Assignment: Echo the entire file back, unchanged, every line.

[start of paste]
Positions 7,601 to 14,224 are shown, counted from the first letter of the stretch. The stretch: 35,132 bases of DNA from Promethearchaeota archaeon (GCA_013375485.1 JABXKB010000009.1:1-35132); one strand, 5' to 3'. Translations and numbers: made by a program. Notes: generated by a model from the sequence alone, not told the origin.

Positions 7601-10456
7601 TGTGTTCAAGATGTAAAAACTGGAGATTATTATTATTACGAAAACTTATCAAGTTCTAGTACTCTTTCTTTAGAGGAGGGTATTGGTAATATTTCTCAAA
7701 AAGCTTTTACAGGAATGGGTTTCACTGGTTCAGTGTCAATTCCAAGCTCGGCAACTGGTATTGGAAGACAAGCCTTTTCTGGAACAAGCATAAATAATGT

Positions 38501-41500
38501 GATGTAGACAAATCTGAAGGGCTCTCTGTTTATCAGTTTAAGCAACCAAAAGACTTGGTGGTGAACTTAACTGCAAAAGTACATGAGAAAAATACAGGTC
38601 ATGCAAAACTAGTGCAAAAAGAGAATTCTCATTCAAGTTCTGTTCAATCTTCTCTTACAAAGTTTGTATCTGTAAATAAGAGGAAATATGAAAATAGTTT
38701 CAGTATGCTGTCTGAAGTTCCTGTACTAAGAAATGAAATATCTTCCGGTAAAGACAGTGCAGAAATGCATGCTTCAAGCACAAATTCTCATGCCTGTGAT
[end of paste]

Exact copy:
Positions 7,601 to 14,224 are shown, counted from the first letter of the stretch. The stretch: 35,132 bases of DNA from Promethearchaeota archaeon (GCA_013375485.1 JABXKB010000009.1:1-35132); one strand, 5' to 3'. Translations and numbers: made by a program. Notes: generated by a model from the sequence alone, not told the origin.

Positions 7601-10456
7601 TGTGTTCAAGATGTAAAAACTGGAGATTATTATTATTACGAAAACTTATCAAGTTCTAGTACTCTTTCTTTAGAGGAGGGTATTGGTAATATTTCTCAAA
7701 AAGCTTTTACAGGAATGGGTTTCACTGGTTCAGTGTCAATTCCAAGCTCGGCAACTGGTATTGGAAGACAAGCCTTTTCTGGAACAAGCATAAATAATGT

Positions 38501-41500
38501 GATGTAGACAAATCTGAAGGGCTCTCTGTTTATCAGTTTAAGCAACCAAAAGACTTGGTGGTGAACTTAACTGCAAAAGTACATGAGAAAAATACAGGTC
38601 ATGCAAAACTAGTGCAAAAAGAGAATTCTCATTCAAGTTCTGTTCAATCTTCTCTTACAAAGTTTGTATCTGTAAATAAGAGGAAATATGAAAATAGTTT
38701 CAGTATGCTGTCTGAAGTTCCTGTACTAAGAAATGAAATATCTTCCGGTAAAGACAGTGCAGAAATGCATGCTTCAAGCACAAATTCTCATGCCTGTGAT